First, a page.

Expedition Log: BIOT – Day 4
While you may never see pigs fly, it is possible to see fishes fly—well, glide for very long distances anyway. As we travel to and from the survey sites in our dive boat, it is fairly common to see flying fish break the surface and sail along above the water.
There are over 60 species of flying fishes in the family Exocoetidae. The Latin name for the family translates as “sleeping outside” and relates to the ancient fanciful belief that flying fishes would leap out of the water to sleep on shore at night. Though these fishes do in fact sleep in the water with the rest of their fishy kin, their natural history is still quite remarkable.
Flying fishes have been around since the Miocene (66 million years ago) and evolution has adapted these species well for this novel means of escaping the many hungry mouths of their predators like dolphin, tuna and marlin. The neural arches in the backbone are broader in flying fishes and this makes for a rigid body that is more aerodynamic during flight. When spooked by a potential predator (or a passing ship) the fish begins rapidly beating its tail and swimming at high speed underwater before angling upward. After breaking the water’s surface, the fish then begins to taxi while the elongated lower lobe of the tail fin is still beneath the surface. Using a side-to-side sculling motion, the fish may reach speeds of 60 kilometers (37 miles) per hour. Once airborne the greatly enlarged pectoral fins act as wings to allow the little fishes to glide effortlessly through the air. Some species also have enlarged pelvic fins and these are known as four-winged flying fishes.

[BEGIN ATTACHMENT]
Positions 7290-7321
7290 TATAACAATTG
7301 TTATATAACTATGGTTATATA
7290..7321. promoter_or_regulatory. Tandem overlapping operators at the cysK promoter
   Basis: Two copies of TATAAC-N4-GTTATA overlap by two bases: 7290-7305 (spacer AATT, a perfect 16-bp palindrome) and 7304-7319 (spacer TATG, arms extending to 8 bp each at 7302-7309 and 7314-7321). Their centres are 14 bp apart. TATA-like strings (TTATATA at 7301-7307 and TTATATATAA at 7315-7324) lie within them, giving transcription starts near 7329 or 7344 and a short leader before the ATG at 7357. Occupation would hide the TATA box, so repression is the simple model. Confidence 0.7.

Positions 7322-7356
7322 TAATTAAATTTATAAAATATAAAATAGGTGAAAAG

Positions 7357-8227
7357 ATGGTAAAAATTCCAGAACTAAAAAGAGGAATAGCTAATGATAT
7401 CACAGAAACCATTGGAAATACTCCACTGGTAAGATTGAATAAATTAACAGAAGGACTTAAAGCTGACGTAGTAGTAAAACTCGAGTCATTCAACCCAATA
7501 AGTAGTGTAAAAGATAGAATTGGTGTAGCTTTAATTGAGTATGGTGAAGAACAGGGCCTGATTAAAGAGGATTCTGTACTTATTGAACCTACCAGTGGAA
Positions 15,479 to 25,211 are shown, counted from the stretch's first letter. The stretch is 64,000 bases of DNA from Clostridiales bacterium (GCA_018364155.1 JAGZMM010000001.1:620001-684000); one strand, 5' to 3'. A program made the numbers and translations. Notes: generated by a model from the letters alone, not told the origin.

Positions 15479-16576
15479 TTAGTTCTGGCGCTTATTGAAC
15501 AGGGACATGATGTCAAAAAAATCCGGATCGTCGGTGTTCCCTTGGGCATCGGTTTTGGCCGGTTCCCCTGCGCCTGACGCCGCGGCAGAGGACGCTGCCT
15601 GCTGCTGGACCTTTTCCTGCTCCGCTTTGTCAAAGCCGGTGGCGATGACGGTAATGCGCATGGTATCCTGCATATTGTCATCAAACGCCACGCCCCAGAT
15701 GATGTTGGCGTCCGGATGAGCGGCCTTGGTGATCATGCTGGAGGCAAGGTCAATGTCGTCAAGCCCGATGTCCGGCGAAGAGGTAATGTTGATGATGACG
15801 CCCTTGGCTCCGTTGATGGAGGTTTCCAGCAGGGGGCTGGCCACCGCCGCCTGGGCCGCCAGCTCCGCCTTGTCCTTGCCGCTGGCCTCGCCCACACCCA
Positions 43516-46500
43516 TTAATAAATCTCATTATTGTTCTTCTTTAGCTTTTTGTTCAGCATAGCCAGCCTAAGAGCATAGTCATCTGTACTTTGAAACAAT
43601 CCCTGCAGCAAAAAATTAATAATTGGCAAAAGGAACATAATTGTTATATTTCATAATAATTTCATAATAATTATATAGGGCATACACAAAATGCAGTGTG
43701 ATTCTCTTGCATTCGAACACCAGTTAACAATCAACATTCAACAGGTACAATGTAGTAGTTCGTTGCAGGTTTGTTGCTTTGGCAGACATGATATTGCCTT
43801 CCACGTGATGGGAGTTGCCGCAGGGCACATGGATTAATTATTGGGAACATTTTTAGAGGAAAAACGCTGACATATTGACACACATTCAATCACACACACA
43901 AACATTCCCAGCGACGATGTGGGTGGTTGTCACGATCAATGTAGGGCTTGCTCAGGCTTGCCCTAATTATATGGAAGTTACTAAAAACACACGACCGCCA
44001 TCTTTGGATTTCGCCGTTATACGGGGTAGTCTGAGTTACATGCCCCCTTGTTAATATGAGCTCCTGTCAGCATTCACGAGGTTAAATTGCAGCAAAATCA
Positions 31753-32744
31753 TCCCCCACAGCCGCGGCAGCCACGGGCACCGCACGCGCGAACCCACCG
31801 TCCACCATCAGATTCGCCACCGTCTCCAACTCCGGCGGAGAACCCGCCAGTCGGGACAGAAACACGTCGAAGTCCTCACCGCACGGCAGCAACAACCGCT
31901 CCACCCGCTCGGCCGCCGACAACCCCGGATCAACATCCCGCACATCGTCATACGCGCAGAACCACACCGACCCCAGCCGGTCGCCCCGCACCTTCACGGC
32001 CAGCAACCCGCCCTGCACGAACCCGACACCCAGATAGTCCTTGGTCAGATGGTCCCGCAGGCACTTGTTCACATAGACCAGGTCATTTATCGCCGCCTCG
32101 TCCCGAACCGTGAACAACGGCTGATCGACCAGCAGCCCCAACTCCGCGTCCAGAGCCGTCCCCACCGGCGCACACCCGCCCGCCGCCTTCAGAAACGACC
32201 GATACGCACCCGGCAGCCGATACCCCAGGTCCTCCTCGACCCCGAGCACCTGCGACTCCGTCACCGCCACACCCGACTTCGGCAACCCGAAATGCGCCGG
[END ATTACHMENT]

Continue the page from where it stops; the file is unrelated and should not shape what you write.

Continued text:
Flights may last for over a hundred meters in ideal conditions at a height of several feet above the surface. As the flying fish slows and nears the surface it may re-enter the water or it may use the lower lobe of its tail to accelerate and become airborne again without fully returning to the water. Capable of extending its flight with consecutive glides, they have been recorded spanning distances of up to a quarter of a mile. Sometimes flying fishes can get caught by the wind and their flights can take them much higher than normal. It is not uncommon to find flying fishes that have landed on the decks of ships.
At the start of our mission in the Chagos Archipelago we had to make a long (44 hour) transit from Male in the Maldives. Thankfully, this was an easy crossing in calm seas which at times were glassy smooth. During a particularly flat section of ocean I grabbed my camera and stood out on deck enjoying the hypnotic interplay of light and reflections on the smooth surface. I have always wanted to get some photos of flying fish doing their thing but I usually see them in rougher water where their flights are brief and nearly impossible to photograph. The calm conditions seemed conducive for catching some nice extended taxis and flights and I was soon proved right. As we traveled along, the ship spurred individual flying fish (and sometimes small squadrons) to take evasive flights which I tried to capture in photographic form using a high shutter speed to freeze an instant in time. Below are the results of my efforts to capture the essence of these fantastic flying fish.
Photos by Ken Marks.